- McGraw-Hill Education, one of the nation’s largest education material providers, announced this summer that it is ending its work on high-stakes summative testing in order to focus on classroom materials.
- The shift is likely the result of internal policy changes: the company was purchased three years ago by Apollo Global Management, a private equity firm, and has dramatically increased its number of adaptive learning courses and ed tech-focused staffers.
- But the shift may also be a result of market forces, as legal battles and other challenges have altered the high-stakes state testing landscape.
No Child Left Behind upended the testing market. According to Education Week, prior to NCLB-mandated testing regimens, companies typically sold tests on their terms and the tests were typically used for several years. In the wake of Common Core-related shifts in the state-testing landscape, big names like McGraw-Hill and Pearson have increasingly been forced to compete with smaller companies. Profit margins for test development have dropped as states have requested unique tests, and digital testing regimens have further increased technical demands.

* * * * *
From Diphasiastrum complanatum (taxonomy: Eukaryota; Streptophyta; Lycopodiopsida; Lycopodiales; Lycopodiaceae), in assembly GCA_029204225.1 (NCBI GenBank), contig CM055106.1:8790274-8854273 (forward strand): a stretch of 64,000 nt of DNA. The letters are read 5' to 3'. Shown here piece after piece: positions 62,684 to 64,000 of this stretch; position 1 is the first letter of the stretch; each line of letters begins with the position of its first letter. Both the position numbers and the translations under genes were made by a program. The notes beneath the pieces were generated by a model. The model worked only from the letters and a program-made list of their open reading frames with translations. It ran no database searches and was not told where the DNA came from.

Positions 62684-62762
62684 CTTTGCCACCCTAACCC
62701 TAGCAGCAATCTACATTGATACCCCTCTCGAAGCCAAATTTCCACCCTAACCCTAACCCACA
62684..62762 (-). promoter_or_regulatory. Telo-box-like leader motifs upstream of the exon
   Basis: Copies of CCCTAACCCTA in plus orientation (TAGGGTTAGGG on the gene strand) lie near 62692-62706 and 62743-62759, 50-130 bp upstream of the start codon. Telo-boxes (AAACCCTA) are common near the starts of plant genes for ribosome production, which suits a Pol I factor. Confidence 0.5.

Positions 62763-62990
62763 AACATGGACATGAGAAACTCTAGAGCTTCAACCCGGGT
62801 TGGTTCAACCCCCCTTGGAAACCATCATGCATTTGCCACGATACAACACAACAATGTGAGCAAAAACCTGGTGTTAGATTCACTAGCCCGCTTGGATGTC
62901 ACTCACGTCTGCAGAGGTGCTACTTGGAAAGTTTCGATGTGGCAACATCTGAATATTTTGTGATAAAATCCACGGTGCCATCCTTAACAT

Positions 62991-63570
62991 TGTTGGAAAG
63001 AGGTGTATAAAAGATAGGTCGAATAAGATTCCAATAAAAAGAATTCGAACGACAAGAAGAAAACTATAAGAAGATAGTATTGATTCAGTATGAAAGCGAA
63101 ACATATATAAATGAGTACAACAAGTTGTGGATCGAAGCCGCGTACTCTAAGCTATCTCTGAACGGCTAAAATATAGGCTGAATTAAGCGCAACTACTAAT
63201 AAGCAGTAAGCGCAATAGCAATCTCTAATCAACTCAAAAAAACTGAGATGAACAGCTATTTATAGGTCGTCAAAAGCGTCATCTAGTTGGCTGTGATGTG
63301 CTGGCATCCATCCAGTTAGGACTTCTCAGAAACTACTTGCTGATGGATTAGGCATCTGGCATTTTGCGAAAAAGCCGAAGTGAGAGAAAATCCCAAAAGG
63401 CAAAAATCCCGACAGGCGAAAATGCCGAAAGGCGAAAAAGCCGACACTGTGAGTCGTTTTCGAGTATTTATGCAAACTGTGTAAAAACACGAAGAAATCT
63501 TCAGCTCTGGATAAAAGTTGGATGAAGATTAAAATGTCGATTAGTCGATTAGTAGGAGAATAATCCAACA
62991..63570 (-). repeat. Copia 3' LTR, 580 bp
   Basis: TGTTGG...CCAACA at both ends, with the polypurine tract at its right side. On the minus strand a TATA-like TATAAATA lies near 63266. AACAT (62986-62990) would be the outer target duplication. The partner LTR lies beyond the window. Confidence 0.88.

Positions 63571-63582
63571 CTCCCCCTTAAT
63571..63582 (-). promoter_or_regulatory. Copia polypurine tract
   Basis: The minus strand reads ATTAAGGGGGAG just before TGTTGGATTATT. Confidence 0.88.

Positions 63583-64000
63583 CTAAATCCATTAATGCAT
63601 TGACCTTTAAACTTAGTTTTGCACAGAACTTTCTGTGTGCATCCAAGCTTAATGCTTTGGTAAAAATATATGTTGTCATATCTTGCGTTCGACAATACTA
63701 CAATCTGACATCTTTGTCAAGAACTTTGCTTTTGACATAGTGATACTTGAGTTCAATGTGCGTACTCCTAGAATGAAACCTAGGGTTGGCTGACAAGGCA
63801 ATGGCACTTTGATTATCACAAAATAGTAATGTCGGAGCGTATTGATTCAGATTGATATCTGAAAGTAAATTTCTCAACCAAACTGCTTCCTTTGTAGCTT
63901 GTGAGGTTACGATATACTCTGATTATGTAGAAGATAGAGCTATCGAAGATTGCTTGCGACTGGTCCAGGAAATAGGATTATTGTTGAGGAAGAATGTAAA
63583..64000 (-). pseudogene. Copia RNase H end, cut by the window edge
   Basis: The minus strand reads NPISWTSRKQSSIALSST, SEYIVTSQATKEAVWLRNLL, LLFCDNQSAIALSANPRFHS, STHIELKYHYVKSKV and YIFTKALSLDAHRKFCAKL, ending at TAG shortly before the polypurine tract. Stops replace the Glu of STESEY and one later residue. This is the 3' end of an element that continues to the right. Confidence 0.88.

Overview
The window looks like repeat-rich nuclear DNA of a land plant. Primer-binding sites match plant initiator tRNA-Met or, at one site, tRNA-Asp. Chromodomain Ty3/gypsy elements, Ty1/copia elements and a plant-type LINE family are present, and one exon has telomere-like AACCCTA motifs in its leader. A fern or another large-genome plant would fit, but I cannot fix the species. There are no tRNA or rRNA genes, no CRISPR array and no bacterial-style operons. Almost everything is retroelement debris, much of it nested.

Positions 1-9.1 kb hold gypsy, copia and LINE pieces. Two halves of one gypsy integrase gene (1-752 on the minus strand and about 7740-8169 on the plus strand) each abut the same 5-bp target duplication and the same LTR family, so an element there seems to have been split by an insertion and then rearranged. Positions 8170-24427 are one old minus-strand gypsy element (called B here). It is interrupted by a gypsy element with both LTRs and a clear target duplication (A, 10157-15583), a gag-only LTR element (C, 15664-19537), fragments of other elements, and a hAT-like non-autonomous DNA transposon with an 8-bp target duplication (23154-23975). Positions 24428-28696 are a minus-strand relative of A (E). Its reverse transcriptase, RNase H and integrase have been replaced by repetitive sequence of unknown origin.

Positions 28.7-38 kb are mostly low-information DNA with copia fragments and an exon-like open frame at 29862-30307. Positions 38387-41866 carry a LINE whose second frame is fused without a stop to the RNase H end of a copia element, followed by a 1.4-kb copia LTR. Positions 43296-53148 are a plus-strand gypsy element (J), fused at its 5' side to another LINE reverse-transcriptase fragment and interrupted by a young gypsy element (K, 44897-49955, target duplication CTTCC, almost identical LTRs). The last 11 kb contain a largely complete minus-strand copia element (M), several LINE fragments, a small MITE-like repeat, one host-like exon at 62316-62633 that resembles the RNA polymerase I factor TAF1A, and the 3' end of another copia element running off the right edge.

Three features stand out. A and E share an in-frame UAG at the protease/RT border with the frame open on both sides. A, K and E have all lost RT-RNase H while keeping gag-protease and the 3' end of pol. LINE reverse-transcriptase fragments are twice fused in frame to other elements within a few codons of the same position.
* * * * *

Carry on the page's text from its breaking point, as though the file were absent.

Now, more emphasis is shifting toward the lower-stakes in-class tests and resources where McGraw-Hill will focus its energies. In 2013, classroom assessments outstripped state-level testing for market share. Overall, classroom-based tests brought in $1.3 billion in 2013 and 2014, compared with $1.1 billion for state tests.